Well thanks to President Gill’s efforts, we’ve certainly done our best 🙂 In fact we’ve managed to meet twice!
Ok so we didn’t take our Teddy Bears but we did take our best smiles to a picnic on August Bank Holiday Saturday. In true Winnie the Pooh style it was rather a blustery day but that didn’t stop us from meeting up to enjoy each other’s company. At a safe social distance of course 🙂
And a Speaker Meeting
It was great to have a sense of normality and meet at our usual venue on the second Thursday of the month for a speaker meeting. President Gill and Elaine went to great lengths working with the Holiday Inn to ensure that we were Covid safe. Nineteen Club members listened to our speaker, Hazel Gumbs about how to recognise Coercion and Control. Hazel also brought her sister Karen.
Thanks to Andrea who sent these words about the highly successful meeting
Speaker meeting: Thursday 10th September 2020
Hazel is a Consultant, and works at IRISi,
They work collaboratively with partners to develop innovative, evidence-based health interventions for those affected by gender-based violence
Hazel’s background is in law. However, she has worked in the gender-based violence sector for the past 12 years. Including working with Black Country Women’s Aid.
Hazel is currently delivering a programme of training in Domestic Abuse and Violence awareness to GP practices in the area. The aim is to transform Health System’s Response to Domestic Abuse. Which sadly is historically statistically low. She has delivered similar training to the Police.
She came to talk to us about How to Recognise Coercion and Control.
The definition is: a pattern of Psychological, physical, emotional and/or financial abuse, for anyone aged 16+.
Coercion can be an ongoing pattern of domination, isolation, intimidation, exhaustion, and threats, both sexual and violent. A victim is likened to being a prisoner of war. The perpetrator may move the goalposts, reduce the quantity of sleep, create anxieties where none would exist, slap, stare, and other manipulative behaviours to obtain control. The perpetrator may say that the victim does not need to work, to isolate and take away the choices that a victim would normally be able to make.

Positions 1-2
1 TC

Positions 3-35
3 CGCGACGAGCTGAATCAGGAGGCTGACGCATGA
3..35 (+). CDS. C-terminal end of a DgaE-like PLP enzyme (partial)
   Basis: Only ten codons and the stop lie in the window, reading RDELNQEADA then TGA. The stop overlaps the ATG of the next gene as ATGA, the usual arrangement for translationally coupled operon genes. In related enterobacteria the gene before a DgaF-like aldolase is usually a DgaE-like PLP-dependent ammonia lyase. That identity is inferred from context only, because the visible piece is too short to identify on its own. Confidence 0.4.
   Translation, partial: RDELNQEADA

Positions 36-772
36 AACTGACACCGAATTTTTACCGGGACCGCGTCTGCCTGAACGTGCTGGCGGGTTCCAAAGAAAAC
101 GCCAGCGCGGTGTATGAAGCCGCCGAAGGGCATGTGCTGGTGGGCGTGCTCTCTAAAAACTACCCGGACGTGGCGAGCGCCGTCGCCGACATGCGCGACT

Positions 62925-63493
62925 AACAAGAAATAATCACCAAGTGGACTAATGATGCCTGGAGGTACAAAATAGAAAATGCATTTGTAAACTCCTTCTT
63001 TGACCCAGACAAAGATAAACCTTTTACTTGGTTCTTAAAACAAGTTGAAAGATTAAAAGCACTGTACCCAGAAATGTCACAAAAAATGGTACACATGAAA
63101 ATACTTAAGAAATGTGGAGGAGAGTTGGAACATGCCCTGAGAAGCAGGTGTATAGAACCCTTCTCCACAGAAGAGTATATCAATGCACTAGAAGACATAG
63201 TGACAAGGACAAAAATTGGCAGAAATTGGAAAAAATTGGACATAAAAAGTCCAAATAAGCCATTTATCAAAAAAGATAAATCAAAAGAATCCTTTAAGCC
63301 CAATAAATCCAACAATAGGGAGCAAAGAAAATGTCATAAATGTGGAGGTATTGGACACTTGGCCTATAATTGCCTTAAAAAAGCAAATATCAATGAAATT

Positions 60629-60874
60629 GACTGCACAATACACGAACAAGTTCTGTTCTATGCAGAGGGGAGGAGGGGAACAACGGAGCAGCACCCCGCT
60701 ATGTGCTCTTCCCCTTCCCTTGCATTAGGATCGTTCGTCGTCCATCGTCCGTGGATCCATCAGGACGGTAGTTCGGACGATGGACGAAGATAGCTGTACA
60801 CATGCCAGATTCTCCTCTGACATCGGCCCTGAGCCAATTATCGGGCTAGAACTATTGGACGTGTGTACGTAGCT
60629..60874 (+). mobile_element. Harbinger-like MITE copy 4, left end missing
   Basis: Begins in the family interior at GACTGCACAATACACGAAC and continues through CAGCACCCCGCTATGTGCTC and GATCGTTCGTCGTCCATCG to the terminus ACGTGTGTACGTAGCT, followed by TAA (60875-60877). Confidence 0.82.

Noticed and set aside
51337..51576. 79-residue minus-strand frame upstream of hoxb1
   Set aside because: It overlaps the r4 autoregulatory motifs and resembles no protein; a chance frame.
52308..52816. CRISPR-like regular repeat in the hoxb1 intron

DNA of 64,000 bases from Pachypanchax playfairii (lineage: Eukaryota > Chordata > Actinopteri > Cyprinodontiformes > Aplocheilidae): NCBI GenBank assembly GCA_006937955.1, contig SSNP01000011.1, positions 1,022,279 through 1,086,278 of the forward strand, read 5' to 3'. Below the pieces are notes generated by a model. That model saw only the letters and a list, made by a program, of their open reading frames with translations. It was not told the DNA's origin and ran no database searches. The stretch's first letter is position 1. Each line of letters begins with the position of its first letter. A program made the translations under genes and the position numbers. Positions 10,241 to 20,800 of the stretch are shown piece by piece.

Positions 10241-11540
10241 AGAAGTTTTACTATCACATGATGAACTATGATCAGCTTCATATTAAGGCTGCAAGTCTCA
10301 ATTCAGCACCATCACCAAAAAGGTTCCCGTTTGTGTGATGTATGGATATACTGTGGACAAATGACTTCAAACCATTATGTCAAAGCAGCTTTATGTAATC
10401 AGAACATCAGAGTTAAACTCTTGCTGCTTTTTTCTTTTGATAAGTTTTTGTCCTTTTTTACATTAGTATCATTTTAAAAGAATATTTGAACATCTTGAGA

Hazel showed us the useful documentation: the power and Control wheel, to demonstrate these behaviours.
The perpetrator may threaten to kill children and/or themselves, just to “hurt” the one left behind. Victims do not talk about it through shame. The psychologically abused victim is likened to a person existing in a state of PTSD. As the victim continually replays the incidents in their mind.
The first step for anyone identifying a potential is to Listen and Believe, in the order that the victim can start to communicate. Then eventually suggest that the person keep a diary. With details of each event, text messages etc. so that the situation then becomes obvious. The victim is quite often in denial. This then forms the basis of evidencing the abuse to the authorities.
And of course the Ground-force team continued to help our good friend Joan. We took it in turns to water / bail out her pots as the weather dial swung from scorchio to soakio.
Carole N took her lawn mower round to cut the little patch of grass and generally keep things tidy for Joan.
Joan does so love her garden and is very appreciative of the work we do. Don’t her dahlias look amazing in the new planter!
Midland Arden Region AGM
And last by by no means least, eight of our Club joined the AGM via Zoom. We were there to celebrate our very own member, Elaine, who will become President during Conference.